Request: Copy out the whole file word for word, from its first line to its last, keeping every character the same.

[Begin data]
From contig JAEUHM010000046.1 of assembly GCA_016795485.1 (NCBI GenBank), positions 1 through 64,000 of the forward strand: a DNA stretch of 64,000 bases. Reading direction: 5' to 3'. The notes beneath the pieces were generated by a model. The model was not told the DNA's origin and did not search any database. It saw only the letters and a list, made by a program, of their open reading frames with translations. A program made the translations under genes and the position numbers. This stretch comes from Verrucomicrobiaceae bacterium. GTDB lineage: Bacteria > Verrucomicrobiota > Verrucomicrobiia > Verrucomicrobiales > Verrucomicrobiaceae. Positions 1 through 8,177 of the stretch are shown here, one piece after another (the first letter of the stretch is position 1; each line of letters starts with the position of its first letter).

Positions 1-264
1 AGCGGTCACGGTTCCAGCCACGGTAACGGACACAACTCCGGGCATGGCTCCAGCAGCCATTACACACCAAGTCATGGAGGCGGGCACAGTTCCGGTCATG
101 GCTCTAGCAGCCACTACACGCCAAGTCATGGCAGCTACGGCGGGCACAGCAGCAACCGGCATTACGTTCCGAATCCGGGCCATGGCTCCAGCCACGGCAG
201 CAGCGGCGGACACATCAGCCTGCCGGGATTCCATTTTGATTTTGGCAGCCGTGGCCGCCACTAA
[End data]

From contig JAEUHM010000046.1 of assembly GCA_016795485.1 (NCBI GenBank), positions 1 through 64,000 of the forward strand: a DNA stretch of 64,000 bases. Reading direction: 5' to 3'. The notes beneath the pieces were generated by a model. The model was not told the DNA's origin and did not search any database. It saw only the letters and a list, made by a program, of their open reading frames with translations. A program made the translations under genes and the position numbers. This stretch comes from Verrucomicrobiaceae bacterium. GTDB lineage: Bacteria > Verrucomicrobiota > Verrucomicrobiia > Verrucomicrobiales > Verrucomicrobiaceae. Positions 1 through 8,177 of the stretch are shown here, one piece after another (the first letter of the stretch is position 1; each line of letters starts with the position of its first letter).

Positions 1-264
1 AGCGGTCACGGTTCCAGCCACGGTAACGGACACAACTCCGGGCATGGCTCCAGCAGCCATTACACACCAAGTCATGGAGGCGGGCACAGTTCCGGTCATG
101 GCTCTAGCAGCCACTACACGCCAAGTCATGGCAGCTACGGCGGGCACAGCAGCAACCGGCATTACGTTCCGAATCCGGGCCATGGCTCCAGCCACGGCAG
201 CAGCGGCGGACACATCAGCCTGCCGGGATTCCATTTTGATTTTGGCAGCCGTGGCCGCCACTAA